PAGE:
The Top 12 Potential White House Press Secretaries

The departure of Robert Gibbs means a new face will make the administration's case.

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The resignation and departure next month of White House Spokesman Robert Gibbs means that administration will soon have a much different face making its case in the lead up to the 2012 presidential election. But it's unclear who that face will be. Many insiders expect that deputy Bill Burton will get the job, but other names have started to emerge, such as former Clinton and Democratic Party spokeswoman Karen Finney, that would substantially change the look and tone from the press podium. We've polled reporters and Democrats around town in October to come up with the top choices for the next White House spokesman. Now we've updated the list. Here are the top 12 choices for White House press secretary: [See a slide show of the top 12 choices for press secretary.]

1. Bill Burton, deputy White House spokesman. Like Gibbs, he is liked by the media and has a rich background in congressional relations. He was spokesman for the Democratic Congressional Campaign Committee. [See photos of the Obamas behind the scenes.]

2. Stephanie Cutter, the president's special projects aide and longtime political spokeswoman. She is a regular, and lively, blogger on the White House site and has also aided first lady Michelle Obama.

3. Jay Carney, the vice president's communication adviser. He is a former Time magazine bureau chief and the media's favorite for the job.

4. P.J. Crowley, Secretary of State Hillary Clinton's communications chief. He has the most experience of the group, having also served as a spokesman for Bill Clinton's national security adviser. He also worked for Obama and Clinton adviser John Podesta, head of Center for American Progress. He is a retired Air Force colonel and best fits the Mike McCurry model.

5. Brad Woodhouse, the communications chief for the Democratic National Committee. An inventive progressive activist, he's built a strong team at the DNC and is destined to become Obama's re-election campaign spokesman if not promoted into the White House.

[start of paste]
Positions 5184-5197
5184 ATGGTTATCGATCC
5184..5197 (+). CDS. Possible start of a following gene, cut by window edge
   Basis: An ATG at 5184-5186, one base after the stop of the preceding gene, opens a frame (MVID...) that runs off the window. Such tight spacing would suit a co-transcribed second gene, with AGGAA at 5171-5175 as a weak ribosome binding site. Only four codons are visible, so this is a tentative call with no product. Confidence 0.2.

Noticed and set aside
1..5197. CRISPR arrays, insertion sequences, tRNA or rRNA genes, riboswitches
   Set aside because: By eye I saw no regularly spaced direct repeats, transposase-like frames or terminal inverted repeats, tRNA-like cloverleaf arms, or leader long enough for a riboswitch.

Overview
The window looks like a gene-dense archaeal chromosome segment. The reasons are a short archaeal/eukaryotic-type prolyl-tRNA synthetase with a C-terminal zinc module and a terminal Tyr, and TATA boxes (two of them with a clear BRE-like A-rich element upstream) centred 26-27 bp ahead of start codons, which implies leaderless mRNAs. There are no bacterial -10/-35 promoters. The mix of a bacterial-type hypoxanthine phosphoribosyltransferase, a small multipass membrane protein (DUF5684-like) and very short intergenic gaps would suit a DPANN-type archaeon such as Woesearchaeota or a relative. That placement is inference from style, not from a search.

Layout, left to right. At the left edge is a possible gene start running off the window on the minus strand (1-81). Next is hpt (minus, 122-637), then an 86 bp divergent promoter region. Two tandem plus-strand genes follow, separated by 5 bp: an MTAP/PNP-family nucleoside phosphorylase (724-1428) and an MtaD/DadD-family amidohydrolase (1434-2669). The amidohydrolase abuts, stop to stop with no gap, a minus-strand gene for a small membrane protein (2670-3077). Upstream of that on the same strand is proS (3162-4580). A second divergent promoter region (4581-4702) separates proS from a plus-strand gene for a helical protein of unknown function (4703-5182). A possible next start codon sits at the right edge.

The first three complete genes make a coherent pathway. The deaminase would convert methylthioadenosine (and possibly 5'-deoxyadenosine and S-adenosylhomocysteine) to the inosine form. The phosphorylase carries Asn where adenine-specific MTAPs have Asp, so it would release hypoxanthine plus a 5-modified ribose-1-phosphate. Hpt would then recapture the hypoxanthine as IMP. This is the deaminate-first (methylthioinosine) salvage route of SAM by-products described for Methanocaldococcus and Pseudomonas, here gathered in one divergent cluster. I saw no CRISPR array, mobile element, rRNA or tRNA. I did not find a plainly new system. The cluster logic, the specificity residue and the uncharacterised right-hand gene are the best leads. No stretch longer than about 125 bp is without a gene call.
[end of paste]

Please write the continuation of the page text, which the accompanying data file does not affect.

6. Pentagon spokesman Geoff Morrell. A close aide to Defense Secretary Bob Gates, Morrell, a former ABC White House reporter, is more in tune with policy and issues than the others who are more politically driven.

7. Center for American Progress spokeswoman Jennifer Palmieri. She knows the key issues and players and has been a spokeswoman in the Clinton administration, the John Edwards presidential campaign, and DNC. She also worked for CIA Director Leon Panetta.

8. Former Democratic Party spokeswoman Karen Finney. She helped craft Howard Dean's message that helped put the Democrats in charge of the House and Senate. She is a blogger for U.S. News and has worked in the Clinton White House.

9. Treasury counselor Jake Siewert. He was Bill Clinton's last White House spokesman and was close to Al Gore. He has also worked for Alcoa.

10. Gibbs deputy Josh Earnest, who talks on the hot topics of the day. When his name was rumored, fans back in his native Kansas City, Missouri lit up Twitter, Facebook, and media blogs with excitement.

11. MSNBC's Keith Olbermann, a long shot if President Obama wants to reach into TV's ranks like former President George W. Bush did to find the late Tony Snow.

12. MSNBC's Ed Schultz, also a long shot for the same reason as Keith Olbermann.

  • See photos of the Obamas behind the scenes.
  • Check out our gallery of Whispers political caricatures.
  • Check out our editorial cartoons on the Democratic Party.